Khao San itself is like Mile End’s Roman Road on crack. Stalls and stalls of clothes, ‘raybrands’, street food and ‘happy’ pizza vendors, with tuk tuk drivers lining the curb, some calling to passers-by, most napping on the back seat. It’s essentially the area for backpackers (there’s genuinely a white guy with dreads, LP guide in hand, smoking a joint, wearing every colour there is and haggling the price of a Bob Marley T-shirt for a good five minutes because 80p is a bit steep). There are also hundreds of bog-standard travellers, local folk, stray dogs and a well-dressed middle-aged couple looking lost.
While walking, tuk tuk drivers kind of pucker their lips at you and make a popping sound, like a jam jar top or a toilet plunger. I have no clue what it means but it’s annoying I can’t do it, so I practise while mosying along. The more I try, the more tuk tuk guardians seems to be paying attention/waking from their catnaps. One smiles and looks over, making the same ‘ppbha ppbha’ sound. I reply back in kind. We’re getting stuck in to this Chuckle Brother-esque sound effect duel when a chortling Swiss guy tugs me on the arm:
‘Sorry, but are you knowing what that noise means?’
‘Ah, well um, have you heard of a Thai ping-pong show?’
‘If a guy puckers up, it means he wants Mr. Tuk tuk to take him to one…’
‘And if a girl does it?’
‘… she, err, wants to be in one.’
Bangkok 2 – Traveller 0.
So, deep fried grass hoppers are a bit of a non event. They just taste of ready salted crisps. As do worms. I tried both one night somewhere between a cultural cruise down the Chao Phraya river, civilised single measure of ‘Jamie’s Son’ in hand, and emerging from a club at four, still loosely gripping my last bucket of Godknowswhat and coke. Maybe it was the previous insect snacks that had got me all blasé, maybe it was the bucket(s). Either way I now know that scorpions, shiny rock hard critters stuffed upright on lolly sticks as if suffering from a severe bout of rigamortis, stand alone in the buggy crusade to wreck your mouth and clog your soul; crunchy salty from antenae to neck, you crush through the body anticipating a similar Walkers experience. It is unexpectedly soft. A mix of grapefruit and burnt rubber hits the tongue. It lingers for the next month. Bangkok 3 – Traveller 0.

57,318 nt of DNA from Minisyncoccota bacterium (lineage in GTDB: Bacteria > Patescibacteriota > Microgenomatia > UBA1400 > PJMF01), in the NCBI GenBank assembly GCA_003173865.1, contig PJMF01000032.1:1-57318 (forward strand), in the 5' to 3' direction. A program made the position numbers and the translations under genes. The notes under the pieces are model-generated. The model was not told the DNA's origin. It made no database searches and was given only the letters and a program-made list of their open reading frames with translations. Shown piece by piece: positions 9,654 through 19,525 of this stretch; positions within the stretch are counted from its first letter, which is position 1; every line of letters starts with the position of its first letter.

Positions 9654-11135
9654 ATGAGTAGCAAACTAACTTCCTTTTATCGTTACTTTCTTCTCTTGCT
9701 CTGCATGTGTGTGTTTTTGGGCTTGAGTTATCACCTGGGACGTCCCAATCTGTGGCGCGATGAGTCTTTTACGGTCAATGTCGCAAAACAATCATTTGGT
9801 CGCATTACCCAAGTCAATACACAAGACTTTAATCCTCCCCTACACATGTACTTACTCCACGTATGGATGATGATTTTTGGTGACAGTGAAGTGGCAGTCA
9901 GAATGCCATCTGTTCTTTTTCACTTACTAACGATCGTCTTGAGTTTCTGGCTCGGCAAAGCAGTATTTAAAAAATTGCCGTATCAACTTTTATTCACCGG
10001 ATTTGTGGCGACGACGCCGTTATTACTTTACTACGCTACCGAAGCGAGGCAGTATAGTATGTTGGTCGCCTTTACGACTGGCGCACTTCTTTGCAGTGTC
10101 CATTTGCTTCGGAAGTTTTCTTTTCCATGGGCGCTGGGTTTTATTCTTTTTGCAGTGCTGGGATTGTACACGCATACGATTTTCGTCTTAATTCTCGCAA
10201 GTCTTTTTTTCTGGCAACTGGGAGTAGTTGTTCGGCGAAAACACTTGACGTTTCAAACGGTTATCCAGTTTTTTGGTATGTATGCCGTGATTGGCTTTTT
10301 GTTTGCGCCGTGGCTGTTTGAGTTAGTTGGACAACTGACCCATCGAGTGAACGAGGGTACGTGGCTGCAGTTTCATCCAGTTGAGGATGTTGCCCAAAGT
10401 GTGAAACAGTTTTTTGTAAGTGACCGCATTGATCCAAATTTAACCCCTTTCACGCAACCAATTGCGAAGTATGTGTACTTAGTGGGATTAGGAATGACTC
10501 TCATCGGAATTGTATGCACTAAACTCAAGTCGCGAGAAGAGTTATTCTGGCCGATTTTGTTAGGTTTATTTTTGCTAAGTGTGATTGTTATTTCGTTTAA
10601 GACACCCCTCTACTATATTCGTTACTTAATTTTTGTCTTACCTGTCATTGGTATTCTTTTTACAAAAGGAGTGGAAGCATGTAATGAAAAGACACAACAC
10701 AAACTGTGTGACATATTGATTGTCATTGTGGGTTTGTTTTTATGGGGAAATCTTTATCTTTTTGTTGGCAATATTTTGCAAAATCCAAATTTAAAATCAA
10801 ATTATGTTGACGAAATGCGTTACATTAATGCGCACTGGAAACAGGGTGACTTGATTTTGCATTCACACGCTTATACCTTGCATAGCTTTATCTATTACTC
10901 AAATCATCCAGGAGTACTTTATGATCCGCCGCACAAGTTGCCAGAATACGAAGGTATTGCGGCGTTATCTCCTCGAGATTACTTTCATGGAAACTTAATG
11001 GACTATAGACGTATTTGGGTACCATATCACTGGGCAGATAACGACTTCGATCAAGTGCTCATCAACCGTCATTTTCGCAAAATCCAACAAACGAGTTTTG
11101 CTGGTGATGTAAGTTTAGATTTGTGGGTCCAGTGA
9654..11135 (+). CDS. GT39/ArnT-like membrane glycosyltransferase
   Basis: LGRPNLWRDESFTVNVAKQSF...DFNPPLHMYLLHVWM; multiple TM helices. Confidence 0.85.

The main thing to realise about Thailand’s brain and body-addling capital is that The Hangover 2 is entirely accurate. Beady-eyed Bradley and co. may have a tiny ADHD druglord to contend with, but take away Mr Chow and you’ve got an entirely plausible plot. Jam-packed markets, fried frogs on sticks, dirt and grime, troublingly convincing ladyboys, tuk tuk drivers with death wishes, killer cocktails by the bucket and live snakes fired out of parts of the anatomy designed for much smaller things. Bangkok is a beast. Just shut your eyes and hope it takes the tyedye-clad hipster next to you instead.